6 Storytelling Apps That Get English Language Learners Talking For Full List: ShadowPuppet Edu (Elementary/Middle) Students can create impressive video slideshows using research resources built right into the app. They can capture screengrabs from an interactive map, safely search for images from the Web and access image archives from trusted sources like the Library of Congress. Kids put the slides in order, add text, music and narration, and then export the final project as a video file. Shadow Puppet Edu supports ELLs in developing academic vocabulary in both collaborative groups and independently. Students can use it to review new concepts, present research, track progress, explain their thinking and more.

Turn your Old Laptop into a Chromebook!

Here is a short tutorial video showing you how to convert an old PC/Laptop into a Chromebook like device. You can even put chrome management on it for a fee. This has worked great in my district so far! How to Download Chrome Recovery Tool : Chrome OS:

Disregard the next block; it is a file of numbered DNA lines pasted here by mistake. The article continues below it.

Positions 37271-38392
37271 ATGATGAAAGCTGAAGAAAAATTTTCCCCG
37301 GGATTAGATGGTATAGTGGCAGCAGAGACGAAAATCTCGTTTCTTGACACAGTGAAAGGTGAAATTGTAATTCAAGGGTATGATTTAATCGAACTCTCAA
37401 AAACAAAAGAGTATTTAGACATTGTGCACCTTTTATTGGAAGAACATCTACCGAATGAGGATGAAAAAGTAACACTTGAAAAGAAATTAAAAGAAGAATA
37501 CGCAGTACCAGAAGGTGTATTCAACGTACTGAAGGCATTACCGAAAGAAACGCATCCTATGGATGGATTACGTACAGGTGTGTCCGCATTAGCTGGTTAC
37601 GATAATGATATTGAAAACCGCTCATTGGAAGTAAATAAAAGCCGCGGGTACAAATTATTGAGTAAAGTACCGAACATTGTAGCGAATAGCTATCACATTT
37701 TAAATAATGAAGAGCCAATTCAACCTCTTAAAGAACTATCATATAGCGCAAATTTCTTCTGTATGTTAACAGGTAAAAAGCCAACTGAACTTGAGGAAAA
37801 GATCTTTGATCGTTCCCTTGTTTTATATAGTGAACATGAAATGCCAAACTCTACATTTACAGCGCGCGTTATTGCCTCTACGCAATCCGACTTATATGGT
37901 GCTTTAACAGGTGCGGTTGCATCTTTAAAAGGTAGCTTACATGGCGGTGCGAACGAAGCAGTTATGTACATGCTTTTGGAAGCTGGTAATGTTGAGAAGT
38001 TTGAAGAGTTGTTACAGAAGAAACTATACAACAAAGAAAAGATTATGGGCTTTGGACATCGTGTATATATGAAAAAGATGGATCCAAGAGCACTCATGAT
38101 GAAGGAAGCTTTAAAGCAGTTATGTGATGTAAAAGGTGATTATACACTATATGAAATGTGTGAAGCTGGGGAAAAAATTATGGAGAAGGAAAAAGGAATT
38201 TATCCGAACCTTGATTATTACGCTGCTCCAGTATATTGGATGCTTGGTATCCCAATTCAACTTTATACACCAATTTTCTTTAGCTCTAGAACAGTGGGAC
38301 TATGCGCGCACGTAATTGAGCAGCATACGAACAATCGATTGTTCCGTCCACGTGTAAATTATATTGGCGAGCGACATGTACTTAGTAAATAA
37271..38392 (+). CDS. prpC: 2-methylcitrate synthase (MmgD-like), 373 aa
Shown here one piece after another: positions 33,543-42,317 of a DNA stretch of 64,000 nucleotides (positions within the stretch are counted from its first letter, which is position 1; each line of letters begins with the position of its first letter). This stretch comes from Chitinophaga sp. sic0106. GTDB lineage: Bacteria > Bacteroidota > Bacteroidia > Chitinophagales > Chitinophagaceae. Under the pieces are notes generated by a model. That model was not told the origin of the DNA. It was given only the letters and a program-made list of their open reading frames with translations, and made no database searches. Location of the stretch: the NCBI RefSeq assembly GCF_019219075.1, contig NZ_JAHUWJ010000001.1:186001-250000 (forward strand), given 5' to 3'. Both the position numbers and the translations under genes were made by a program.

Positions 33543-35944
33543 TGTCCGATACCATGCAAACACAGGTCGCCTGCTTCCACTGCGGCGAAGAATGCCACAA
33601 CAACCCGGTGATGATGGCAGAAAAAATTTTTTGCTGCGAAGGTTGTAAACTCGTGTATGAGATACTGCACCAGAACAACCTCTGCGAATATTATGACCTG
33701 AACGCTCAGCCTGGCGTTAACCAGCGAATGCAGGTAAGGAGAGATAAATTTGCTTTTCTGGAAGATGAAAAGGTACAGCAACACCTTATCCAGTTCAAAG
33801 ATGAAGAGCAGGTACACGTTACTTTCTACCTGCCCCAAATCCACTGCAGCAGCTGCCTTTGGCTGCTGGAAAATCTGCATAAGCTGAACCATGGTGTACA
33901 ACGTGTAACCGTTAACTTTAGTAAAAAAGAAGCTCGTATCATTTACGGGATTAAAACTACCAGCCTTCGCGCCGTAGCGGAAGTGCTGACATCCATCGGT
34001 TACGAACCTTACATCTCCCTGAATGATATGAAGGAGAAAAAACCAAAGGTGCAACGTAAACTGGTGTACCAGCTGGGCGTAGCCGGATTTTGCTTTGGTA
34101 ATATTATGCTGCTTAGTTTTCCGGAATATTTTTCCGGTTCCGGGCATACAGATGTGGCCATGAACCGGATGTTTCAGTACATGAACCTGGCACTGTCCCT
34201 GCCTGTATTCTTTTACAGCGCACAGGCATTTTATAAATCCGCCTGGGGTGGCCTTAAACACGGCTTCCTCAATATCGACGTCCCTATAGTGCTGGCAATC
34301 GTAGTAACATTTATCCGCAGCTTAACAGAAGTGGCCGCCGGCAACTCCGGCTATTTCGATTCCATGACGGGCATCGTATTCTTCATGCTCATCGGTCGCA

8 Useful Apps for Visually Impaired Students

8 Useful Apps for Visually Impaired Students TapTapSee - Blind & Visually Impaired Camera ‘TapTapSee is designed to help the blind and visually impaired identify objects they encounter in their daily lives.Simply double tap the screen to take a photo of anything, at any angle, and hear the app speak the identification back to you (Note: Spoken identification requires VoiceOver to be turned on).’

6 Great Tools for Blended Learning

6 Great Tools for Blended Learning See article linked above Edmodo is a great tool for creating blended learning experiences. I also would throw a hat in the ring for Schoology or Moodle. I have used both in the past for student and teacher learning. Until this article, I had never heard of Been for Education . Shared browsing looks intriguing. One tool I would add to this list is NearPod . This is great for teacher-led or student-led lessons, using a blended course model.

5 Ways to add Movement to your Class

5 Ways to add Movement to your Class GoNoodle Some of these tips are more low-tech than others. I know of a Kindergarten teacher who swears by GoNoodle . I first saw GoNoodle presented in an Ed Tech Master's class. If it is used well, its hard for any age group not to move. The final tip on the list, "Go Outside", may not be an option throughout the entire school year. However, with the increase in mobile technology, it is never been easier to use edtech outside. GeoCaching Here is an example that I have seen used before, GeoCaching .

10 Tips for Smarter iPad Usage in the Classroom